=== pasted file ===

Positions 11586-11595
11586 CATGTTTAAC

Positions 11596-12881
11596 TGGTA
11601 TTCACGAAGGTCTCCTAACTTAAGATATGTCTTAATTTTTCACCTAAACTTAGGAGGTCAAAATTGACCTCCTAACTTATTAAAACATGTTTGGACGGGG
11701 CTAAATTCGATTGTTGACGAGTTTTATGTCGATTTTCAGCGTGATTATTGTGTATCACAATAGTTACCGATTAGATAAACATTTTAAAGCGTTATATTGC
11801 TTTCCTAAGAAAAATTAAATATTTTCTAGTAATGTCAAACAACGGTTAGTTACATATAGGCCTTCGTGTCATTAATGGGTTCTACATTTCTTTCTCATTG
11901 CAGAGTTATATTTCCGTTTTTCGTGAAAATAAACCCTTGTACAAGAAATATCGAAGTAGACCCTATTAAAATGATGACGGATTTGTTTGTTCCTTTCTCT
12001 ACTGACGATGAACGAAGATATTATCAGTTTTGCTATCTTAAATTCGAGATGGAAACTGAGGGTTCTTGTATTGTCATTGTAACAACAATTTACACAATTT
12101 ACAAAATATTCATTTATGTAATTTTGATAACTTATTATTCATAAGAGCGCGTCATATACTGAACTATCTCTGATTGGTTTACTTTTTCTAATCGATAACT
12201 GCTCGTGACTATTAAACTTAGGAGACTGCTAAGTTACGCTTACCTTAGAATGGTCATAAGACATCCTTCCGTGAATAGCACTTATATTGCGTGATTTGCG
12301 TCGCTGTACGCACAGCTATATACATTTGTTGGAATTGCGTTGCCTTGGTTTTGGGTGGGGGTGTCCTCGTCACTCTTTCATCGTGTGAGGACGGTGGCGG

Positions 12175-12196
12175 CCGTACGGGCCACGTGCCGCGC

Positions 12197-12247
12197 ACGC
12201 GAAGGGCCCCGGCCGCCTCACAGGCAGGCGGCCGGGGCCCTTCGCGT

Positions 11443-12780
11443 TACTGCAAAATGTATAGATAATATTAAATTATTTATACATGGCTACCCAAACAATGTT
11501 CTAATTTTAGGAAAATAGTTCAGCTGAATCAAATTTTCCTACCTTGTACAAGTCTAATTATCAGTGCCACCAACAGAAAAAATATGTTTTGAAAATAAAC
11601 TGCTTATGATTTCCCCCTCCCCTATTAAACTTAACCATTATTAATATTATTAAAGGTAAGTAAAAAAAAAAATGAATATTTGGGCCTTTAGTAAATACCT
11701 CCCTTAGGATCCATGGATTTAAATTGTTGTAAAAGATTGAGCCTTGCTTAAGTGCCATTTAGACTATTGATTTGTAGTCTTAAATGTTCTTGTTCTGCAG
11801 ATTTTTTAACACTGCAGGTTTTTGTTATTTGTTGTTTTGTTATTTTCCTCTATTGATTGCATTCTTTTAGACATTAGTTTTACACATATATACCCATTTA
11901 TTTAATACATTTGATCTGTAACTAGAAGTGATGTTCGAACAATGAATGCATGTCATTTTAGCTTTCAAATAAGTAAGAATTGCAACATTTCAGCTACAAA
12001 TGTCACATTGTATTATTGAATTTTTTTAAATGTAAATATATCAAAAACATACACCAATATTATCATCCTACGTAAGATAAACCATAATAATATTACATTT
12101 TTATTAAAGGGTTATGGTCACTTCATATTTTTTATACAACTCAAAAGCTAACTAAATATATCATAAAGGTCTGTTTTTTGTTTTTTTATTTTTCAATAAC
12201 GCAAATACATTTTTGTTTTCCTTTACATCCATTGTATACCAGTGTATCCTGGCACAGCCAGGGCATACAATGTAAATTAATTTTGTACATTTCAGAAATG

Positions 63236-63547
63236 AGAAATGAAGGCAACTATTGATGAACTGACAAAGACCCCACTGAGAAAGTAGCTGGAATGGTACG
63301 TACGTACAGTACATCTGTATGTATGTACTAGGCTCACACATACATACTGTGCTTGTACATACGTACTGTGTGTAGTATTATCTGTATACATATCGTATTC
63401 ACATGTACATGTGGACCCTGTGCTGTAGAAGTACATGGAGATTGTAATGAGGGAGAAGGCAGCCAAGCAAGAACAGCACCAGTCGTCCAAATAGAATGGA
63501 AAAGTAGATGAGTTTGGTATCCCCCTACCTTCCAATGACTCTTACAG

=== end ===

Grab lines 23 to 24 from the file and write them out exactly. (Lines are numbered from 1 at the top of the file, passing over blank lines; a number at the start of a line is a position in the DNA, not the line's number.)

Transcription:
11801 ATTTTTTAACACTGCAGGTTTTTGTTATTTGTTGTTTTGTTATTTTCCTCTATTGATTGCATTCTTTTAGACATTAGTTTTACACATATATACCCATTTA
11901 TTTAATACATTTGATCTGTAACTAGAAGTGATGTTCGAACAATGAATGCATGTCATTTTAGCTTTCAAATAAGTAAGAATTGCAACATTTCAGCTACAAA